A children’s book this week became the Costa Book of the Year. Frances Hardinge, with The Lie Tree, won the prize over Kate Atkinson, Andrew Michael Hurley and all the other front-runners. If this doesn’t sound momentous enough, then even Hardinge looked shocked at the ceremony, admitting that she hadn’t prepared a speech because, as everyone knows, “the children’s book never wins”.
Thanks for minding the gap, Judith!
Simple pleasures aren't enough to beat the January blues
In a prologue to the book The Passion of Mademoiselle S: Letters to a Lover, a French diplomat tells us how he found a trove of letters in a satchel while helping a friend to clear out a cellar. They were written in the 1920s in the same hand and signed by the same woman. On reading, he discovered them to be filled with the intimate passions of a mistress – Simone – to her male lover, Charles (who later on in their affair is referred to in the feminine, as Lottie and “my sweet mistress”). The detail of their encounters relived in writing, and her desires, are expressed in vivid and pornographic detail, more shocking for their period setting when, for instance, telephones were only for the wealthier set of Parisians, to which this couple belonged. We have little idea of how Charles felt in this one-sided account because his letters to her are referred to, but not preserved, in the bundle. We might assume that he felt something significant, given that these letters were kept, albeit hidden away in a dark cellar, like buried treasure.
Han Kang tackles a shocking moment in South Korean history in her searing novel
There is another way to see Shakespeare, I discovered this week, beyond the improvised, the abridged and the foreign-language productions that reboot the Bard. It is Shakespeare staged without a rehearsal, as was originally done in the 16th and 17th centuries, when each player was given a scroll with only his part, and relied on original “cue scripts” that contained the barest of contexts – when, and to whom to speak. No one, except for Shakespeare, knew the play as a whole before it was performed thus. Actors’ senses of discovery mirrored the audiences’ own. Some had hours to learn lines and carried multiple parts in their heads.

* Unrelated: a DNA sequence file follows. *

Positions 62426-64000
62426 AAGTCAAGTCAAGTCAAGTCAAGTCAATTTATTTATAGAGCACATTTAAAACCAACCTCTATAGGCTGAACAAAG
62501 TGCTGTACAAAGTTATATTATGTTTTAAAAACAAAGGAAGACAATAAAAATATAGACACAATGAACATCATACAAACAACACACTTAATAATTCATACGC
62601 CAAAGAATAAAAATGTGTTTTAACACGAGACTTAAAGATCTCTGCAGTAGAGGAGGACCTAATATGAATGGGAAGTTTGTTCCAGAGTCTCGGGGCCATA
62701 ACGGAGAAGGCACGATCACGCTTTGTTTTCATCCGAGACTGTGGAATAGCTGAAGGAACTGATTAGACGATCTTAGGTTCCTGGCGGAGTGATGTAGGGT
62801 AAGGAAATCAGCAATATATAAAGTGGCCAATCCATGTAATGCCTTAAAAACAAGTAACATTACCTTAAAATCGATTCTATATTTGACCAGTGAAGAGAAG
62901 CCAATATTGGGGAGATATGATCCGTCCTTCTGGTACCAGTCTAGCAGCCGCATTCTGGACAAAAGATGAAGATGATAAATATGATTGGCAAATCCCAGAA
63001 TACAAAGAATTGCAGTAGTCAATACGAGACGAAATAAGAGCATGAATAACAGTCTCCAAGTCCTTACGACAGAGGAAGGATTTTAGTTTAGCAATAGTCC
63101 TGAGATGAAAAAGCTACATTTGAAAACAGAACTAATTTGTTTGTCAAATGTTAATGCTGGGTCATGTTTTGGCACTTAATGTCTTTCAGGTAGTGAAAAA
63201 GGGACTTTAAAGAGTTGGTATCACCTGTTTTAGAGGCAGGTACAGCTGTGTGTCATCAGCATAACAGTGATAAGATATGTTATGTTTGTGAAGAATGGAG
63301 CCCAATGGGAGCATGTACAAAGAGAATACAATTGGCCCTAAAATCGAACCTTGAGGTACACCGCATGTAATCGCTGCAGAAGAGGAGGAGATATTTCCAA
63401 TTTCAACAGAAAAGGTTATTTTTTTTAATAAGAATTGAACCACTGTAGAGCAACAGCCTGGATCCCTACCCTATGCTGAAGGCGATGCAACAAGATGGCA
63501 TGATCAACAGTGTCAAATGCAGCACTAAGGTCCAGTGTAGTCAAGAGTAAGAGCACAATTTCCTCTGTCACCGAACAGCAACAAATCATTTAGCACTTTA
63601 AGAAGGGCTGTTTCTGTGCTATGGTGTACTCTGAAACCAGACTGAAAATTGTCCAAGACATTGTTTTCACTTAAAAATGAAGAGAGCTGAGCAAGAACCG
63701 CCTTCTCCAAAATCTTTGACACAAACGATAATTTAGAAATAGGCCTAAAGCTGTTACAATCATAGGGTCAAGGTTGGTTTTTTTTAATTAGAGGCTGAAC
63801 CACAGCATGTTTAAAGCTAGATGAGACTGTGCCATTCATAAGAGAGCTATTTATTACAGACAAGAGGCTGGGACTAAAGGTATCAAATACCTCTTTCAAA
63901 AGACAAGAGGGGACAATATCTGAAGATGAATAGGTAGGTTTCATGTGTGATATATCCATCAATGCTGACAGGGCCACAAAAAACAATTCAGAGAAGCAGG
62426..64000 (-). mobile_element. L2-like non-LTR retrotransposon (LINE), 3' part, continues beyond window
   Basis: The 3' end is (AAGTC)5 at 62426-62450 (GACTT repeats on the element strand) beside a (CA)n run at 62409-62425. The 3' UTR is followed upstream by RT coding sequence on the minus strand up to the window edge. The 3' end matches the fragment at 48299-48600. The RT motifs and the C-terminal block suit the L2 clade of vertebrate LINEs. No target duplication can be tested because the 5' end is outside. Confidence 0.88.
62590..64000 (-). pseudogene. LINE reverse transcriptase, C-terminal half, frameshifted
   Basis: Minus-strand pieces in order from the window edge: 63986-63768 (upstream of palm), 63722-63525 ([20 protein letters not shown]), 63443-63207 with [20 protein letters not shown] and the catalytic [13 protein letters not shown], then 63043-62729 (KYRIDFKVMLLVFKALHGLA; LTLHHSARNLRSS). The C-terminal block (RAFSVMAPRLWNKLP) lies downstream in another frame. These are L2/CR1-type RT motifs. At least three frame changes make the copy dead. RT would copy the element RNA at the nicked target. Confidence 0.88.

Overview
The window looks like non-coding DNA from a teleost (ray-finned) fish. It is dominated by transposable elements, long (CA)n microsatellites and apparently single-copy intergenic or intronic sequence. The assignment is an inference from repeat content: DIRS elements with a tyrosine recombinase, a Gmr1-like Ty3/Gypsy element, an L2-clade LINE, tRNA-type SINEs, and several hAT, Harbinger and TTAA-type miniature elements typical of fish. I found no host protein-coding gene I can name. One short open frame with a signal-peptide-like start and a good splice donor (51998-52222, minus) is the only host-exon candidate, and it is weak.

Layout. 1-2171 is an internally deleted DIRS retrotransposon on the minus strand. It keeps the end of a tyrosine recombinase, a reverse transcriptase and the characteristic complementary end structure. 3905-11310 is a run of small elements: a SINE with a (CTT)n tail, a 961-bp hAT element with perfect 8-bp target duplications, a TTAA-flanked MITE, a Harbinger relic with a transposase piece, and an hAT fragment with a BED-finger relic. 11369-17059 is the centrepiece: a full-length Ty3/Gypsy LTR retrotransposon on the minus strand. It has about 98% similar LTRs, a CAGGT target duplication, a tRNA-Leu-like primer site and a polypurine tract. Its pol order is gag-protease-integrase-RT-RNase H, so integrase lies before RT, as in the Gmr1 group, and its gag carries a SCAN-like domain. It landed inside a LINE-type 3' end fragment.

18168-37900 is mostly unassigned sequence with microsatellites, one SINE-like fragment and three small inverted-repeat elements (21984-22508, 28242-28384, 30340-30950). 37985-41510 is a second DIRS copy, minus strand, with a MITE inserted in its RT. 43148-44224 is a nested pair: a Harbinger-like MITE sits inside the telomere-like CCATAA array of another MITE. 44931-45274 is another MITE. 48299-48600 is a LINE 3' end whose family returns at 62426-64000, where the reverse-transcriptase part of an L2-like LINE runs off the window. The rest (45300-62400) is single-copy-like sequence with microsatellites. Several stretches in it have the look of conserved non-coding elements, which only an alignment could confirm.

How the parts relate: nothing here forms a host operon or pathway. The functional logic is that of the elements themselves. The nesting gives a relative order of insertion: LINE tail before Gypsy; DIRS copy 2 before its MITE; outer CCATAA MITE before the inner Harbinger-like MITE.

From The Buried Giant by Kazuo Ishiguro, to The Mark and the Void by Paul Murray
Charles Saatchi’s history of advertising includes breathtaking images and slogans, yet lacks any real analysis, says Arifa Akbar
Michael Cunningham's dark, alluring fairy tales, rebooted for grown-ups
Mass hysteria surrounding the notorious witch-trials at Salem is vividly re-created but the question of 'why' still lingers
The Booker Prize winner's oft-rejected, ultra-violent debut novel powerfully blurs good and evil, writes Arifa Akbar
The 2015 Booker Prize winner Marlon James has been dubbed the literary Quentin Tarantino. He opens up about writing to shock, growing up gay in Jamaica and why there’s no such thing as the Great American Novel
His Novel ‘A Brief History of Seven Killings’ is shortlisted for the Man Booker Prize 2015
Little Sister Death is a classic haunted-house story, based on a notorious 19th-century case of the Bell Witch in Tennessee
Is Moby Dick too long? Should its editor have cut out the natural science on whales or long tracts on nautical engineering?
When Linda discovered her husband, David, was having an affair with a young actress, she didn’t stand by her man, or go lingerie-shopping in hope to win him back (this was the 1960s). She filed for divorce. The mistress got bored and David promptly ran back to Linda, only to find her with a new man – a Hollywood big cheese – who, in the parlance of this fiction, could keep it in his trousers. David hit the bottle. The women went on to greater things. The End.